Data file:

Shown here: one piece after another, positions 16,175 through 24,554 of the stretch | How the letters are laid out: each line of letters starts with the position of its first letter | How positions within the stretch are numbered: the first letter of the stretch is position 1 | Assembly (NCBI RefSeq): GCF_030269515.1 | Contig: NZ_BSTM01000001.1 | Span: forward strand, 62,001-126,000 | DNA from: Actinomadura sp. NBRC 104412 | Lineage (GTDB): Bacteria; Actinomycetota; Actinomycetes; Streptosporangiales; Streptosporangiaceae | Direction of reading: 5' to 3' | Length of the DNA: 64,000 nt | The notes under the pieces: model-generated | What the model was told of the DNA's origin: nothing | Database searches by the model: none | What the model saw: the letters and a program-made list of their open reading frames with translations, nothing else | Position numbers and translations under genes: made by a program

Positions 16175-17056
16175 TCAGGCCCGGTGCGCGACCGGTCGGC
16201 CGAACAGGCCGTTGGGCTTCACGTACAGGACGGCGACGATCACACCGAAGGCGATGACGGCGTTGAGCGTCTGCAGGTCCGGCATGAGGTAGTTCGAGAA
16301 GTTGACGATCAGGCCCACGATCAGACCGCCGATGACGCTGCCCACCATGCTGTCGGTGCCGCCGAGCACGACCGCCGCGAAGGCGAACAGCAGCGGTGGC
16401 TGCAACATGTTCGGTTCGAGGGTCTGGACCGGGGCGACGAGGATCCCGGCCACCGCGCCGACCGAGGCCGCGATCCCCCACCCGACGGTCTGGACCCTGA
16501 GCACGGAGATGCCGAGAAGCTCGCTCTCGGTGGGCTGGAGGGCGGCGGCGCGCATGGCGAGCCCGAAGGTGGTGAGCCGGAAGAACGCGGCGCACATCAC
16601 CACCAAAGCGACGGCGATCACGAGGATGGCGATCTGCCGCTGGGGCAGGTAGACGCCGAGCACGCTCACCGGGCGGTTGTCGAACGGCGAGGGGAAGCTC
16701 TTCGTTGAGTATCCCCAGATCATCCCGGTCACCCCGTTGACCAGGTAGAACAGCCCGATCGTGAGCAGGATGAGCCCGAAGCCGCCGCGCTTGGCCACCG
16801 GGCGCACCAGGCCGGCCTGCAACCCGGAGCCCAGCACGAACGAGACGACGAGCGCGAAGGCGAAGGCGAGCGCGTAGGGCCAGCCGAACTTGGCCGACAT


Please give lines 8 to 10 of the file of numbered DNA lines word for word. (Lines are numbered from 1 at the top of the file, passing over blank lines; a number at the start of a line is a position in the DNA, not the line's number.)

16601 CACCAAAGCGACGGCGATCACGAGGATGGCGATCTGCCGCTGGGGCAGGTAGACGCCGAGCACGCTCACCGGGCGGTTGTCGAACGGCGAGGGGAAGCTC
16701 TTCGTTGAGTATCCCCAGATCATCCCGGTCACCCCGTTGACCAGGTAGAACAGCCCGATCGTGAGCAGGATGAGCCCGAAGCCGCCGCGCTTGGCCACCG
16801 GGCGCACCAGGCCGGCCTGCAACCCGGAGCCCAGCACGAACGAGACGACGAGCGCGAAGGCGAAGGCGAGCGCGTAGGGCCAGCCGAACTTGGCCGACAT